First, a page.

I’m fairly certain that William and Agnes Tully Stevens were no different than any other American when they received news of the devastating attack on the naval base at Pearl Harbor on December 7, 1941. I can’t say its effect on their son, Frank, was what inspired him to join the Navy, but it was barely two months later when F. X. Stevens enlisted on February 28, 1942.
Reporting for duty at the U. S. Naval Training Station at Great Lakes, Illinois, Frank found himself assigned to Company 162 of the Apprentice Seamen for their initial three week “instruction in the fundamentals of the Naval Service.” While the somber specter of facing war on two fronts must have been heavily on his mind—at least it was on his father’s mind—Frank seemed chatty about anything else but that in his letter home at the close of training.
Well hows the auld wan? Feeling chipper I hope. I swear I’m getting lazier by the day. I’m getting leave on the 21st so if its possible Ed could bring you up. You could see some of the place and also take me home with you. Don’t bring the folks with you if you come as my buddy can come back with us. There is a possibility of getting a 36 hr leave but we probably will only get a 12 hr. I’ll let you know as soon as I know. Did you hear our program “Meet your Navy” on the air last night. Our company was present and we had a hell of a time. Commander Peabody can really play the banjo can’t he? I’m sending this issue of our paper as I think it will be interesting to you. I do hope Maxine feels better and that the baby is still good as ever. John sent me a oil silk tobacco pouch now all I need is the pipe. I’m broke. I have 5/100 of a dollar to my name. Write soon, love Frank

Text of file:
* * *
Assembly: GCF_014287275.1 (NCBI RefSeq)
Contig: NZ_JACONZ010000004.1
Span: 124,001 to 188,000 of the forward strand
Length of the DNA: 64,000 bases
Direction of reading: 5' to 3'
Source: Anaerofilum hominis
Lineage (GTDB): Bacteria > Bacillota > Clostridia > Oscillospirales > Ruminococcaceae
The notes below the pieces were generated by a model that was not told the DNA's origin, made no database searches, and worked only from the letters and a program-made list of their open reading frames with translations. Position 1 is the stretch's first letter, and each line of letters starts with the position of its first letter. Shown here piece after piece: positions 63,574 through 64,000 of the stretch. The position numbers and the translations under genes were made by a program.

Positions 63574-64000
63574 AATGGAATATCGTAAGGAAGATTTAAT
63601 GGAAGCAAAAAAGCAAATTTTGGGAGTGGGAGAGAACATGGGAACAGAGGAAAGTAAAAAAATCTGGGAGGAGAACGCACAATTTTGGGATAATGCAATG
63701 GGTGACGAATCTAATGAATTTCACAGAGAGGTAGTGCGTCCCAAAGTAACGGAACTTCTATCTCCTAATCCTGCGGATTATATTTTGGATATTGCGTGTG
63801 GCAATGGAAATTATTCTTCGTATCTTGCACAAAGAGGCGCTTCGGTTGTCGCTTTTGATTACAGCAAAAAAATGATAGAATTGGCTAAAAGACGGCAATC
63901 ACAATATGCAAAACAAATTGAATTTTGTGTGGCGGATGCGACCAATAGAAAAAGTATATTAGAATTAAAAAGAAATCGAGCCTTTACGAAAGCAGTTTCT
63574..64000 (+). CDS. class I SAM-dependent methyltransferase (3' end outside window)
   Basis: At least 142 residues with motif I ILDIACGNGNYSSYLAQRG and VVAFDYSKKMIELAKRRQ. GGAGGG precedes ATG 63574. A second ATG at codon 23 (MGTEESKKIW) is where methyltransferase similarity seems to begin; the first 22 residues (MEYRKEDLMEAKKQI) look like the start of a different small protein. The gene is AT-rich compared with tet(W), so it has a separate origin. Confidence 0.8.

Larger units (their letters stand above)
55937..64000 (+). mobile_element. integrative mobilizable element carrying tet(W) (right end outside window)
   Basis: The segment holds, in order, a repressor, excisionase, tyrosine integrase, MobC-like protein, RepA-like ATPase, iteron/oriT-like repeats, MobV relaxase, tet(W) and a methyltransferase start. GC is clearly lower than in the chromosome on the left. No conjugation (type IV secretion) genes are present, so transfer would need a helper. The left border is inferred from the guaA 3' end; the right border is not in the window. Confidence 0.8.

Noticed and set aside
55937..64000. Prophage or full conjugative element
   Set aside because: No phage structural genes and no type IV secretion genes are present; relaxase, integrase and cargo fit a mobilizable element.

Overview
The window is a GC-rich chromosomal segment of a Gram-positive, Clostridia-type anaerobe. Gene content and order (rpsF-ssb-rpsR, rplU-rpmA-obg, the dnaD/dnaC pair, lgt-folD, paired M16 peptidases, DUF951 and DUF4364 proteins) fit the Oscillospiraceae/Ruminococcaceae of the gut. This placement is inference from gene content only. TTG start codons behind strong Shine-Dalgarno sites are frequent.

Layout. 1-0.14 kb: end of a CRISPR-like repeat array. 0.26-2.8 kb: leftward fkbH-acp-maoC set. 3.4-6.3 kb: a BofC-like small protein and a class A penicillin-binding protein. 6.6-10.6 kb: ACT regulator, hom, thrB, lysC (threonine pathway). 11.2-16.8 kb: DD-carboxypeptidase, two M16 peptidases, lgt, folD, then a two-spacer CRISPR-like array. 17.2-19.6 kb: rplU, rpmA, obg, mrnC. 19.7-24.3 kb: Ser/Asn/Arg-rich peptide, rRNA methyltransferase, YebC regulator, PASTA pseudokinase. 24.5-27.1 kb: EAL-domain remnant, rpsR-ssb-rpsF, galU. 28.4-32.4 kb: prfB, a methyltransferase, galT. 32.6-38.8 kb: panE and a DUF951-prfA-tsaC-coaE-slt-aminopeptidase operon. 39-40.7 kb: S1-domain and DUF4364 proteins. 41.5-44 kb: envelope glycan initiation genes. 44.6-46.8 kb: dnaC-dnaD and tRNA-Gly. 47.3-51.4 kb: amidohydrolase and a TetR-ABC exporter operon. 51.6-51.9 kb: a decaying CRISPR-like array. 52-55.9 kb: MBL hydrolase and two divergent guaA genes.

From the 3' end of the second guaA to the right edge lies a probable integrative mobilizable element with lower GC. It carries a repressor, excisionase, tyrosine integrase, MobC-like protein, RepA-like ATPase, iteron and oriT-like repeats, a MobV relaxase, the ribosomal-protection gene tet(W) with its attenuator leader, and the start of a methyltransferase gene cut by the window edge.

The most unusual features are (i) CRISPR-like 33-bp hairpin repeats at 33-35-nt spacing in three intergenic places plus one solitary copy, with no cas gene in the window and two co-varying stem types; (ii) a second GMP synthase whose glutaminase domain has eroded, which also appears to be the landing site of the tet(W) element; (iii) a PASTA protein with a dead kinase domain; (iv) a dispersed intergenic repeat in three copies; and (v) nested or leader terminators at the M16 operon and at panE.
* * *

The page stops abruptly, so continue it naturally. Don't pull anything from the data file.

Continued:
Perhaps in facing the possibilities of future trauma, the path of least resistance in the present was to feign oblivion to what was ahead. Frank, the humorous, the lighthearted, seemed to choose that route for his letters home. Whether that was for his own benefit or out of deference for his dad’s soon-to-be-manifested heart issues is hard to tell. What I do know is that what he chose not to mention in his earlier letters, the government censors prevented him from saying in the later years of his tour of duty.